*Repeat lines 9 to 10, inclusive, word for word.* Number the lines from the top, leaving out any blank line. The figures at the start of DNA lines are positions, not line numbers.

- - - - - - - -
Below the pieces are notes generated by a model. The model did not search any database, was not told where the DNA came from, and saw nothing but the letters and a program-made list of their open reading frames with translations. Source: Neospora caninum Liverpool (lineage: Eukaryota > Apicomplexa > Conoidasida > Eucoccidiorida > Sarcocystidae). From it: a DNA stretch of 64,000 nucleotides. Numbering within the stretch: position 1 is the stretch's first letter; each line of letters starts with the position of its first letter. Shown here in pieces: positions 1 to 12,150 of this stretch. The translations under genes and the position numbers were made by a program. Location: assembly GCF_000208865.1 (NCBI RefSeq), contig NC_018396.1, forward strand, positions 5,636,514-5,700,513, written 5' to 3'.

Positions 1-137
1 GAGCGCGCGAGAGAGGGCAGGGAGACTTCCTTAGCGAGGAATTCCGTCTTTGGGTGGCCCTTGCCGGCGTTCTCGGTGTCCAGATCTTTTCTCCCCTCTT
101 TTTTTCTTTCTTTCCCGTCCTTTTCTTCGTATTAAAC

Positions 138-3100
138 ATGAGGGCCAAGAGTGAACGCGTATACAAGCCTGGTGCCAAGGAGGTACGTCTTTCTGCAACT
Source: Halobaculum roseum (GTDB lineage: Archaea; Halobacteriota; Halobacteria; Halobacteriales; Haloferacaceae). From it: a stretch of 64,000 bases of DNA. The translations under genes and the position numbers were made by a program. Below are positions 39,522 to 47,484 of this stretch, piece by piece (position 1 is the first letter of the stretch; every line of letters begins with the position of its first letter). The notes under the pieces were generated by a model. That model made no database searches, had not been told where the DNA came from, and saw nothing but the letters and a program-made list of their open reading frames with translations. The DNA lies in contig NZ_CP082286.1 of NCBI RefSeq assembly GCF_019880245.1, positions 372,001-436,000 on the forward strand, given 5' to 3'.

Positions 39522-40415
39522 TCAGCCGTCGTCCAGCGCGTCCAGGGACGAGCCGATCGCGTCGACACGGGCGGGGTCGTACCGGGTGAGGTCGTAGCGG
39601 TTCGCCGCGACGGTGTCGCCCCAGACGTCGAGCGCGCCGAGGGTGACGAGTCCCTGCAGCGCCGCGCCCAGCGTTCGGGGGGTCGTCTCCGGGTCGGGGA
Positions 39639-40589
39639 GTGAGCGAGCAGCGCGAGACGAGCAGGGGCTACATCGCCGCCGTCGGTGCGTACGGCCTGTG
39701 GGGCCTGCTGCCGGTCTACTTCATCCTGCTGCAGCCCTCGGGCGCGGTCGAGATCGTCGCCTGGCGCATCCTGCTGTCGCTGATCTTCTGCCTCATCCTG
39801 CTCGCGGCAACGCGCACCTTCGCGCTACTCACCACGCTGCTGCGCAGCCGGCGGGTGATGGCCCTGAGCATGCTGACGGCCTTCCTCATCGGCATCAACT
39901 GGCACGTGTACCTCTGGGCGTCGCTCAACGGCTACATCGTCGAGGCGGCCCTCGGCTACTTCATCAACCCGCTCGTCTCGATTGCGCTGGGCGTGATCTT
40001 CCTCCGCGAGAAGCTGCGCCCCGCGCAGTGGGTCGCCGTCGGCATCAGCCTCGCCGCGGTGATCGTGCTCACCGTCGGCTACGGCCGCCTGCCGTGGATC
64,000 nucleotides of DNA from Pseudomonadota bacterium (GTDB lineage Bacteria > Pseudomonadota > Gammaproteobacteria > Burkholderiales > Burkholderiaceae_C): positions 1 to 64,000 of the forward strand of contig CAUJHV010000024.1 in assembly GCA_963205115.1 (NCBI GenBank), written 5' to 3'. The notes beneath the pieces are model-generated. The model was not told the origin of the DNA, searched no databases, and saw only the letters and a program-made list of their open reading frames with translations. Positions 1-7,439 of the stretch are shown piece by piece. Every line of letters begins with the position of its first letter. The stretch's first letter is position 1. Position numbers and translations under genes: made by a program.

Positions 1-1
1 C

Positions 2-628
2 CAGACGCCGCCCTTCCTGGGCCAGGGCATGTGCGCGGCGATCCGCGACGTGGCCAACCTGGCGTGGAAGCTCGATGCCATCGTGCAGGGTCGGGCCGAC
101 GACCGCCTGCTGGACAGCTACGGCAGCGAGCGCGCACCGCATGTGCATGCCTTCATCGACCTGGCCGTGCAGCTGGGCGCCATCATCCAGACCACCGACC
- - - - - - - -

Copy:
39522 TCAGCCGTCGTCCAGCGCGTCCAGGGACGAGCCGATCGCGTCGACACGGGCGGGGTCGTACCGGGTGAGGTCGTAGCGG
39601 TTCGCCGCGACGGTGTCGCCCCAGACGTCGAGCGCGCCGAGGGTGACGAGTCCCTGCAGCGCCGCGCCCAGCGTTCGGGGGGTCGTCTCCGGGTCGGGGA